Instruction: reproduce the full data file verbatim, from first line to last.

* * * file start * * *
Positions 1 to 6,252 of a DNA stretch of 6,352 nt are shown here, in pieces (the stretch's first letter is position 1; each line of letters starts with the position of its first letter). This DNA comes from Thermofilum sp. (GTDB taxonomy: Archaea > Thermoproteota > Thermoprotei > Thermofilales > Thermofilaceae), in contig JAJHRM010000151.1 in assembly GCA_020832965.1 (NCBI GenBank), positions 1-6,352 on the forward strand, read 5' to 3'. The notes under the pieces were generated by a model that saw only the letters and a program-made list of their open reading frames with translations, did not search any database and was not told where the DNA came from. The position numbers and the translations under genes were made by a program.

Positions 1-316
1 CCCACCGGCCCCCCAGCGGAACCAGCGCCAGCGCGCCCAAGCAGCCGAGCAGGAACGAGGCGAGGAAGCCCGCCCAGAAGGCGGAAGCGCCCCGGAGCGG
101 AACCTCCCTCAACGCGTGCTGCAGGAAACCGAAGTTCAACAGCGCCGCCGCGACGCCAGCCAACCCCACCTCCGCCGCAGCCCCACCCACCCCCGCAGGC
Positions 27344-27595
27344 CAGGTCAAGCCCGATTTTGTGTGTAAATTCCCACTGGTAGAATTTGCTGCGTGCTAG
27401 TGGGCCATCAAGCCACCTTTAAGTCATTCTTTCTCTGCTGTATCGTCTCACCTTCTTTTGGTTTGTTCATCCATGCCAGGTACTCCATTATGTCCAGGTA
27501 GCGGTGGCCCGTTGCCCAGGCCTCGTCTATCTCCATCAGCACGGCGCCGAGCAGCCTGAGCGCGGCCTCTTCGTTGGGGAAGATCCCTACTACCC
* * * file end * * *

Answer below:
Positions 1 to 6,252 of a DNA stretch of 6,352 nt are shown here, in pieces (the stretch's first letter is position 1; each line of letters starts with the position of its first letter). This DNA comes from Thermofilum sp. (GTDB taxonomy: Archaea > Thermoproteota > Thermoprotei > Thermofilales > Thermofilaceae), in contig JAJHRM010000151.1 in assembly GCA_020832965.1 (NCBI GenBank), positions 1-6,352 on the forward strand, read 5' to 3'. The notes under the pieces were generated by a model that saw only the letters and a program-made list of their open reading frames with translations, did not search any database and was not told where the DNA came from. The position numbers and the translations under genes were made by a program.

Positions 1-316
1 CCCACCGGCCCCCCAGCGGAACCAGCGCCAGCGCGCCCAAGCAGCCGAGCAGGAACGAGGCGAGGAAGCCCGCCCAGAAGGCGGAAGCGCCCCGGAGCGG
101 AACCTCCCTCAACGCGTGCTGCAGGAAACCGAAGTTCAACAGCGCCGCCGCGACGCCAGCCAACCCCACCTCCGCCGCAGCCCCACCCACCCCCGCAGGC
Positions 27344-27595
27344 CAGGTCAAGCCCGATTTTGTGTGTAAATTCCCACTGGTAGAATTTGCTGCGTGCTAG
27401 TGGGCCATCAAGCCACCTTTAAGTCATTCTTTCTCTGCTGTATCGTCTCACCTTCTTTTGGTTTGTTCATCCATGCCAGGTACTCCATTATGTCCAGGTA
27501 GCGGTGGCCCGTTGCCCAGGCCTCGTCTATCTCCATCAGCACGGCGCCGAGCAGCCTGAGCGCGGCCTCTTCGTTGGGGAAGATCCCTACTACCC